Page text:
Author Topic: U.S. suspends aid to Syrian rebels after Islamists seize warehouses  (Read 173 times)

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Offline flowers

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BEIRUT — The U.S. government announced on Wednesday that it has suspended deliveries of non-lethal aid to Syria’s rebels following the seizure by an Islamist group of warehouses where the aid was stored, a takeover that exposed the rapidly diminishing authority of the moderate rebel factions backed by America and its Western allies.

The suspension also illustrates the erosion of U.S. influence over the rebels battling to topple Syrian President Bashar al-Assad. Disillusionment with the low level of Western support has prompted a growing number of factions to switch allegiance to Islamist groups that receive more generous funding from Gulf Arab states.

 The cluster of warehouses in the northern Syrian border town of Atmeh served as the main conduit for supplies into northern Syria for the Western- backed Supreme Military Council headed by General Salim Idriss, which was tapped last June by Secretary of State John F. Kerry as the chief recipient for U.S. aid.

More important than the relatively meager contents of the warehouses was the international legitimacy they conferred on the military council ahead of peace talks due to begin in Geneva in January. That may explain why the newly formed Islamic Front decided to target the warehouses last Friday.

Telling fighters from the military council that an al-Qaeda-linked group was preparing an attack on the warehouses, the Islamic Front offered to help defend them, then ejected the SMC rebels at gunpoint. It is unclear whether there ever was a threat from al Qaeda, however, and some rebel groups have charged that the warning was a ploy.

At the time of the seizure, the warehouses contained U.S.- supplied food, including military MREs, medical kits, communications equipment and several pick-up trucks, typical of the items the United States is supplying under a $16.9 million program to provide non-lethal aid, U.S. and rebel officials said. The buildings also contained sizeable quantities of small-arms ammunition, from an unknown source, according to an opposition figure close to the rebels who asked not to be named because the subject is sensitive.

T.J. Grubisha, spokesman for the U.S. Embassy in the Turkish capital Ankara, said the United States was “obviously concerned” by the seizure and “has suspended all further deliveries of non-lethal assistance into northern Syria.”

Humanitarian aid, by far the largest component of U.S. assistance to Syria, is not affected, Grubisha said.

A smaller program providing food to rebels in southern Syria also will continue, U.S. officials said. They indicated that a covert CIA program providing lethal aid to the rebels, consisting mostly of small arms and ammunition channeled to southern Syria through Jordan, would continue unchanged.

The non-lethal assistance promised last spring by the Obama administration has never amounted to enough to make a significant difference in the fighting capacity of the rebels, one of the reasons why many have grown disillusioned with the SMC. Items such as body armor and night vision goggles that were promised never materialized, and there have been frequent interruptions to deliveries caused by the takeover of territory along the northern border by the al-Qaeda affiliated Islamic State of Iraq and Syria, which Washington has labeled a terrorist group.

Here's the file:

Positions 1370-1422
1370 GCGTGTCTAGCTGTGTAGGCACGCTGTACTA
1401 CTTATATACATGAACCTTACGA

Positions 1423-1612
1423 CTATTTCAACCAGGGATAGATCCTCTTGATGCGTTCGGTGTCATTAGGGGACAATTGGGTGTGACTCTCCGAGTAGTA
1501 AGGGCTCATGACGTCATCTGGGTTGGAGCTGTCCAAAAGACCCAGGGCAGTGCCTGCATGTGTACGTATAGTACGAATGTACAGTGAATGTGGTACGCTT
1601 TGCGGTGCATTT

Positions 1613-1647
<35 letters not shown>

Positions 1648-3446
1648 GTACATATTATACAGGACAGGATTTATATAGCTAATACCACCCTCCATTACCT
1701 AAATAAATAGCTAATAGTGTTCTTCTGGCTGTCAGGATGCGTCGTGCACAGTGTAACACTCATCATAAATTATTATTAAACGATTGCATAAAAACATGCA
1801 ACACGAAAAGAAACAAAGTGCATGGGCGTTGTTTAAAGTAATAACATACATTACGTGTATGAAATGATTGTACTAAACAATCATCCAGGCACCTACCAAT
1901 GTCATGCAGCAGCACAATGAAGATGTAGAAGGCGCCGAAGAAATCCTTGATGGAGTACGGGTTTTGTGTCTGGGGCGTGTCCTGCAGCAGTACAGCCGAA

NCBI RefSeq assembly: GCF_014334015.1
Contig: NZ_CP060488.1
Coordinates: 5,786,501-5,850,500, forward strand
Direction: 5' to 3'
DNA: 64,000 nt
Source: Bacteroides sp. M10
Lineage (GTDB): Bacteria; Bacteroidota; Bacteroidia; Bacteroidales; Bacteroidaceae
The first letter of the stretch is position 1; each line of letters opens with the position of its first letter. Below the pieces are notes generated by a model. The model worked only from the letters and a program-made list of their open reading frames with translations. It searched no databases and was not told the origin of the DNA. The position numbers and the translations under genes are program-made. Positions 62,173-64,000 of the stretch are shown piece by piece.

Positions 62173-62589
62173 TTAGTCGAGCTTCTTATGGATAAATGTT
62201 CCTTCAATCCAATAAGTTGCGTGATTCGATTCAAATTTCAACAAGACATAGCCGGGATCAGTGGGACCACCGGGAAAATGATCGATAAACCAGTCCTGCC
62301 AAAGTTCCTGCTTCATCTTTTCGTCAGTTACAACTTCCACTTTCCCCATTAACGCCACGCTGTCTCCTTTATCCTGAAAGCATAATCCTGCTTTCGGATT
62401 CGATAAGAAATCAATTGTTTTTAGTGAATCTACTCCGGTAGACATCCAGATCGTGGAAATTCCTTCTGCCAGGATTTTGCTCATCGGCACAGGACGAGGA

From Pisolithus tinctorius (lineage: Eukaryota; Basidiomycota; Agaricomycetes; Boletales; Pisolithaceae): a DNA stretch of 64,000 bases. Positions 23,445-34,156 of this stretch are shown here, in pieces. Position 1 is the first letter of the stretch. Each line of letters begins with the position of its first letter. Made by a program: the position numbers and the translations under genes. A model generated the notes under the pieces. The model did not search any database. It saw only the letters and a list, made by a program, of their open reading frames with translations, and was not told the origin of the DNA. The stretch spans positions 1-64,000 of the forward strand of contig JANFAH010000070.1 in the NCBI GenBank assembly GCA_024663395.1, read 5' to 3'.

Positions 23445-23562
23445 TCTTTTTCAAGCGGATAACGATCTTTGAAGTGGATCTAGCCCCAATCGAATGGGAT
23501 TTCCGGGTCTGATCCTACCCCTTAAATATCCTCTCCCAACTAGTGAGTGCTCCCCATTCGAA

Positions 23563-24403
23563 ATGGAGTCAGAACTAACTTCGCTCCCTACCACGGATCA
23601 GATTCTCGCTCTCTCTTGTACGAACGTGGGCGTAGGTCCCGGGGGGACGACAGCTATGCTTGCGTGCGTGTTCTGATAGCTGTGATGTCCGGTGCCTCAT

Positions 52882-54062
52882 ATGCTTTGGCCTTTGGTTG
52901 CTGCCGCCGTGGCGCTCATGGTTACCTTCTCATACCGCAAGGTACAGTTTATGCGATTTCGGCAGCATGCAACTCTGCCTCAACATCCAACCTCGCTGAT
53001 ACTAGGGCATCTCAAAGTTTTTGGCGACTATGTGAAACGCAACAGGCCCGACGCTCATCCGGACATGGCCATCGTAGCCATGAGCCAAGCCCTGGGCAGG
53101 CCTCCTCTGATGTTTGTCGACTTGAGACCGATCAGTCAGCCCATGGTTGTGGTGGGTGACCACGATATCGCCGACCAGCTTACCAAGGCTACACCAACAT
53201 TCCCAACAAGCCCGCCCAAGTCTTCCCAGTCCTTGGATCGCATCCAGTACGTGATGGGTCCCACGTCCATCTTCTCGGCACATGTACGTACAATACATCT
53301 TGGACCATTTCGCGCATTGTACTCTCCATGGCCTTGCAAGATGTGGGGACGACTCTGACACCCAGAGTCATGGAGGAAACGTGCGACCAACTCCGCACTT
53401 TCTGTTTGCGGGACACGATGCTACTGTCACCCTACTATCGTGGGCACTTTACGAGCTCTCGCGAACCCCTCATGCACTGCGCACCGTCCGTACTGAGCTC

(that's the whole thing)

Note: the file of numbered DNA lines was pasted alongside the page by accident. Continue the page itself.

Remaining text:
The Islamic Front, which seized the warehouses, was formed last month to represent the biggest rebel battalions fighting on the ground in Syria. Most of them are Salafi Islamists who are conservative but not affiliated to al-Qaeda.

The Islamic Front has been pressing for inclusion in the SMC, out of concern that it won’t have any input at the talks in Geneva, the first between the regime and the opposition since the conflict erupted nearly three years ago, according to rebel commanders involved in the discussions.

Louay al-Mokdad, a spokesman for the SMC, criticized the U.S. aid suspension as premature, saying he expected negotiations between the Islamic Front and the SMC to resolve the dispute over the warehouses soon.

“It was just a misunderstanding between brothers,” he said. “The American administration decision was a little bit rushed. We understand their concerns but we hope they will rethink this decision.”

He said the council would welcome some form of merger with the Islamist factions. “We are open to everyone,” he said. “It’s time to be united all against the Syrian regime.”

But the prospect of rebel unity is complicated by U.S. concerns about the relationships between some of the Islamic Front’s factions and sanctioned terrorist affiliates such as ISIS and also the somewhat less extreme Jabhat al-Nusra.

U.S. officials have had held meetings with Islamic Front leaders in recent weeks to explore their views, rebel commanders and U.S. officials say. The U.S. government now has to decide whether it wants to maintain some influence over Syria’s rebels, which means dealing with the non-al-Qaeda Islamists, or to surrender the battlefield to increasingly extremist Islamists over which it has no control, said Andrew Tabler of the Washington Institute for Near East Policy.

“If we keep these groups at arm’s length, what influence can we have?” Tabler asked. But, he added, “talking to them is one thing. Working with them is another.”

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